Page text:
Does Osteoporosis Affect Teeth and Nails?

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Osteoporosis is characterized by reduced bone mass and strength, resulting in increased susceptibility to bone fracture. Osteoporosis can cause intense bone pain that can affect a person’s quality of life. Fractures can increase your risk for disability or death.

Does Osteoporosis Affect Teeth and Nails

This bone disease is associated with several risk factors. It is a chronic disease that poses a severe public health problem because of the high risk of low and non-traumatic fractures, especially to the vertebrae, hip, and forearm bones.

Growing evidence suggests that it can trigger or aggravate oral health problems such as periodontal disease, low bone density of the jaw, and tooth decay and loss.

Osteoporosis: Risk Factors

Various factors are responsible for the onset of osteoporosis in an individual. These factors may be age, race, lifestyle, genetic disposition, and certain medications, and treatments. Management of osteoporosis in the elderly and postmenopausal women can require extra care and effort.

Specific risk factors may include:

  • Hormone levels in the body like estrogen levels, sex hormones, thyroid hormones, or adrenal glands.
  • Dietary factors and lifestyle choices like low calcium intake, eating disorders and habits like a sedentary lifestyle, excessive alcohol consumption, and smoking can cause osteoporosis.
  • Long-term usage of drugs and medicines like oral or injected corticosteroids may cause osteoporosis. These drugs directly interfere with the process of bone rebuilding and maintenance. Osteoporosis is sometimes related to medications such as antiepileptics, antacids, chemotherapy, and immunosuppressants.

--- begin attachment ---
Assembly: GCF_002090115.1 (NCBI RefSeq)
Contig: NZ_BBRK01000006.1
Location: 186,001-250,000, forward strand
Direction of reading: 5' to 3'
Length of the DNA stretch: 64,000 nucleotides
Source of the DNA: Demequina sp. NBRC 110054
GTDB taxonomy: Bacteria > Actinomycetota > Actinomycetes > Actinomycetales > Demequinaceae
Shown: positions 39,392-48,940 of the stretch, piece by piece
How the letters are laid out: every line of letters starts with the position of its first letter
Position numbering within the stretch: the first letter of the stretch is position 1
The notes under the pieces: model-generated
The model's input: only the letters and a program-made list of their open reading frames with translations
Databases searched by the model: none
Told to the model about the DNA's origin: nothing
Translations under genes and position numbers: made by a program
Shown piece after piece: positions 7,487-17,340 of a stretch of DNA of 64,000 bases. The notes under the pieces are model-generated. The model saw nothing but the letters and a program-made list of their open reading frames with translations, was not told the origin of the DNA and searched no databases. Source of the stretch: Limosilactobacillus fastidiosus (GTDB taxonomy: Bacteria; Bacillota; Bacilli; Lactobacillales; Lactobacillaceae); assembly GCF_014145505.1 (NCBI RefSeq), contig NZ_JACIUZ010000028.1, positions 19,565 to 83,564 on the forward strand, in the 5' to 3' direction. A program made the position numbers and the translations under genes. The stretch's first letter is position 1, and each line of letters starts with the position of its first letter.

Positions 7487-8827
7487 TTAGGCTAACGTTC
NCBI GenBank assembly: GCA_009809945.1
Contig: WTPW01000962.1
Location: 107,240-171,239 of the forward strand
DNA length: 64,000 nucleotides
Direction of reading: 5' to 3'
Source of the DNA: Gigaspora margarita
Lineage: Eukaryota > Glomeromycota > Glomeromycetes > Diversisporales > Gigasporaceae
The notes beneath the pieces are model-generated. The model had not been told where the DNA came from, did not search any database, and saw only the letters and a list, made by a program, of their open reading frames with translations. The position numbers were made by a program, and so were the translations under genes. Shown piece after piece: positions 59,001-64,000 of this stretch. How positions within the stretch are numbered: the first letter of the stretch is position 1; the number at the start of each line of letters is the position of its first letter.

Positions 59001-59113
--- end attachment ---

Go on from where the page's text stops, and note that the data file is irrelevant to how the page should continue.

• The risk of osteoporosis is also increased in people suffering from medical problems like gastric issues like Celiac disease, inflammatory bowel disease, kidney or liver disease, cancer, lupus, and rheumatoid arthritis. Estrogen affects osteoporosis– it is a common cause of low bone health in women post-menopausal women.

Does Osteoporosis Affect Teeth and Nails?

Many studies and researches have been conducted over the last few years to determine the relationship between osteoporosis and teeth. The majority of them have studied the association between osteoporosis and periodontal disease, tooth infection, eventual tooth loss, and jawbone density.

senior hand and nails

The alveolar processes of the jaw bone provide the basic bony framework for teeth support. The loss of systemic bone density due to osteoporosis, especially in the oral cavity, can adversely affect the health of your teeth.

It has also been found that the decreased skeletal mass can be correlated with an increased risk of oral bone loss. It can result in a host system that is susceptible to infectious destruction of gum tissues. It can lead to gum disease.

Osteoporosis causes changes in the mineral make-up of the alveolar bone and can lead to the progression of gum disease.

Loss of Tooth

A direct association between tooth loss and osteoporosis has been established in recent years. Recent studies suggest a possible association between osteoporosis and periodontal disease among postmenopausal women and show a positive association between the two.